NEW YORK » More than 400 Hawaii band members, along with 200 hula dancers braved the chilly streets of New York protected by sand-filled dump trucks and bomb-sniffing dogs as the Macy’s Thanksgiving Day Parade went off without a hitch today.
Thousands of spectators and more than 3,000 police officers lined the streets amid an air of uncertainty about the possibility of an extremist attack.
“There are so many police officers out here you can’t help but feel safe,” said Sarah Bender, who brought her two young sons to watch the parade. “It’s a day to have fun, watch the balloons and celebrate with your family. You can’t spend your life worrying about what could happen.”
The Hawaii All State Marching Band, also known as Na Koa Alii, played and danced to tunes such as “Tahiti Tahiti” and “Mele Kalikimaka.” Band members wore raffia skirts and custom-made aloha shirts.
The band — the parade’s largest musical ensemble — comprises select high school students from 41 public and private schools statewide
While authorities had said there was no confirmation of any credible threat, they stepped up safety measures in the wake of the July cargo truck attack on a holiday crowd in Nice, France, and a recent posting in an English-language Islamic State group magazine that called the Thanksgiving parade “an excellent target.”
Revelers cheered and yelled, “Thank you!” to officers along the route today, giving special attention to the New York Police Department marching band.
Many of the police officers were enveloped in the merriment. On Central Park West, a counterterrorism officer named Chris Matz stood briefly on the parade route holding his 5-year-old daughter, Samantha, in his arms, before passing her back over the barricade.
At 57th Street, in front of a truck blockade, a detective named T.J. Martine wore a lei of purple orchids. It had been given to him by members of Na Koa Ali’i, Hawaii’s all-state marching band. Every so often he tossed handfuls of rainbow confetti at the crowd.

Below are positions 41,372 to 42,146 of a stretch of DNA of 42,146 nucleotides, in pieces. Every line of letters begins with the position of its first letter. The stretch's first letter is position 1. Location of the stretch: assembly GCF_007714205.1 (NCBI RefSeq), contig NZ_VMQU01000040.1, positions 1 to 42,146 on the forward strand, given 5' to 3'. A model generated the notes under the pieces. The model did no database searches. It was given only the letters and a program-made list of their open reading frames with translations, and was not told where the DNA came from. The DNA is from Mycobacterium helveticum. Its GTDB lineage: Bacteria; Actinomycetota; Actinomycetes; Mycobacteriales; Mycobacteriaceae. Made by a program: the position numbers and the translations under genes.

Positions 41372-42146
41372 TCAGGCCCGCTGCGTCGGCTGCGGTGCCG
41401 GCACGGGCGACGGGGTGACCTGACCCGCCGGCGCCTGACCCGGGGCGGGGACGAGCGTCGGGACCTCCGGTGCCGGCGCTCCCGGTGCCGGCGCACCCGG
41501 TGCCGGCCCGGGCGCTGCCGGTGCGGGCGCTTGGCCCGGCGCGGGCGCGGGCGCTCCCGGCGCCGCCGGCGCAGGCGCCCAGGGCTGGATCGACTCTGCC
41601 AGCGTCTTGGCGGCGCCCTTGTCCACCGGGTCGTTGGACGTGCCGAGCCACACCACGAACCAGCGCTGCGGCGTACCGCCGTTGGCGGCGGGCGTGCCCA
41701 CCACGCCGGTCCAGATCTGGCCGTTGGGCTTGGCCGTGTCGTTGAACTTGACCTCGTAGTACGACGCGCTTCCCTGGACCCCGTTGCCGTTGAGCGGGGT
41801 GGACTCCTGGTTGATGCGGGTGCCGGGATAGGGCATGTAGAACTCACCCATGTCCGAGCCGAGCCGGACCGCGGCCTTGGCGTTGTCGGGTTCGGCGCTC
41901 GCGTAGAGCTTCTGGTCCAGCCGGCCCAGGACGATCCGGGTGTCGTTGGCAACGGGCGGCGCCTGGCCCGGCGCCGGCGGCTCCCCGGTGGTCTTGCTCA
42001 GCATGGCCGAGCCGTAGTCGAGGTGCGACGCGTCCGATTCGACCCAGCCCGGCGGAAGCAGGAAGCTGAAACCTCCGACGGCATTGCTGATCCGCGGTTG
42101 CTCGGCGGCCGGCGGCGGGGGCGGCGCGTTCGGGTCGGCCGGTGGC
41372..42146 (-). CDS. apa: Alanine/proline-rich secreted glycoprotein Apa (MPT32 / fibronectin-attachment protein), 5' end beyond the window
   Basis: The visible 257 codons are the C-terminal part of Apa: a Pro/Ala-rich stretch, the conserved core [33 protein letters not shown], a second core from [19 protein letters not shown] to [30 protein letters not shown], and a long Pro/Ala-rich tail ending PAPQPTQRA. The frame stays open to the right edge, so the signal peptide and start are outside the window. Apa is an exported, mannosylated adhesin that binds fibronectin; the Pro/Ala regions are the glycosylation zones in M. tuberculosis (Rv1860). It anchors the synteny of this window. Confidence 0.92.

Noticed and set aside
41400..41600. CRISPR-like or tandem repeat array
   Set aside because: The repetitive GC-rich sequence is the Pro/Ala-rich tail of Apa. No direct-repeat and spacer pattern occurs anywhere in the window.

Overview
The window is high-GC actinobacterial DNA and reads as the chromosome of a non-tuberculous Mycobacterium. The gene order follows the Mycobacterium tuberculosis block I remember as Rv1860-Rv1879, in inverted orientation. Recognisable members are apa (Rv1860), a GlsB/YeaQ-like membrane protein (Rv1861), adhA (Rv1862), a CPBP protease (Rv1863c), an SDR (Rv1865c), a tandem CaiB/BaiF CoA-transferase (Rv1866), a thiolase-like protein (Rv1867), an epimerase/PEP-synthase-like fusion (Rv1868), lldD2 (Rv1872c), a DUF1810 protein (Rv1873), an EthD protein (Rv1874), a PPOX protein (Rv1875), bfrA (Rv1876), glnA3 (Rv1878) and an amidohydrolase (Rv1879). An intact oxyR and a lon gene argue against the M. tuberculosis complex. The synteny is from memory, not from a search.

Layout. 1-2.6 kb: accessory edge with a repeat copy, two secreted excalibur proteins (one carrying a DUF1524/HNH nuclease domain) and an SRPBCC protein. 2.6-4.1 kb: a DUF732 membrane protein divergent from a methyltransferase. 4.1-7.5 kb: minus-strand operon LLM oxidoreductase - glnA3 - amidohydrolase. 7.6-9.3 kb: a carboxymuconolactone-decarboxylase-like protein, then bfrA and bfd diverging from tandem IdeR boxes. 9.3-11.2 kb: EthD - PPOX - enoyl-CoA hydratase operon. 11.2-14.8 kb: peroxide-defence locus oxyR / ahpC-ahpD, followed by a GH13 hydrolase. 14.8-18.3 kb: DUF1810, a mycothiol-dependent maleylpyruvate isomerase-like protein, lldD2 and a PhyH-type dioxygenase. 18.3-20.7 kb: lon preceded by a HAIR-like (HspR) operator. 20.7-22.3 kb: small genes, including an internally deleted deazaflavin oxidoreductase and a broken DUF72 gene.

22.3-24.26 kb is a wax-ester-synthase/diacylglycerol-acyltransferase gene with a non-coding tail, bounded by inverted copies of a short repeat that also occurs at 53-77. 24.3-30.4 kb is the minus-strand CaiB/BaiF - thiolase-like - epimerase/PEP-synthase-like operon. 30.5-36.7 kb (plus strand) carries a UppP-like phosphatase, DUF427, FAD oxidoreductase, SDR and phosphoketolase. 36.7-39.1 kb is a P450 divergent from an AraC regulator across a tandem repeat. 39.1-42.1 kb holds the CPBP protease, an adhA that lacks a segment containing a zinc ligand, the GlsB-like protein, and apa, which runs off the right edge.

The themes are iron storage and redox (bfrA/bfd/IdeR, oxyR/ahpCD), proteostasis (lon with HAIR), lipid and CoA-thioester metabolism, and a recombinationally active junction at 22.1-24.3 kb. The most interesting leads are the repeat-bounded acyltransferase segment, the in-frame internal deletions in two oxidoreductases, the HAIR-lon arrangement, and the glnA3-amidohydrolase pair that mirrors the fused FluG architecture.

Spectators sometimes stood 10 deep to see the parade and its signature giant balloons, including Ronald McDonald, SpongeBob SquarePants, Charlie Brown and other characters. Marching bands from across the country entertained revelers, as did such celebrity singers as Tony Bennett and Sarah McLachlan.
Annie Quinn traveled more than three hours from Albany to attend the parade with her cousin and two sisters — all three dressed in turkey costumes — scoring prime front-row seats along the route.
“We sat here for hours, but it was worth it,” she said. “This was the best parade I’ve seen in a while.”
But amid the fun and high-fives, there was intensive security.
Officers with assault weapons and portable radiation detectors walked among the crowds, and more than 80 sanitation trucks filled with sand were parked at intersections and other places, acting as barriers against any kind of attack.
Police have used sanitation trucks as barricades before. But the NYPD had said the trucks would play a bigger role at this year’s parade after the Nice attack, which killed more than 80 people.
Na Koa Alii, formed in 2002, performed in the Macy’s Thanksgiving Day Parade in 2005 and 2011. The band also traveled to California in 2003, 2009 and 2013 to perform in the Rose Parade.
The students marched near a float made in collaboration with King’s Hawaiian bakery. Dubbed the “Aloha Spirit,” the three-story-tall float features a volcano, a flowing waterfall, palm trees and plumeria.
The New York Times contributed to this story.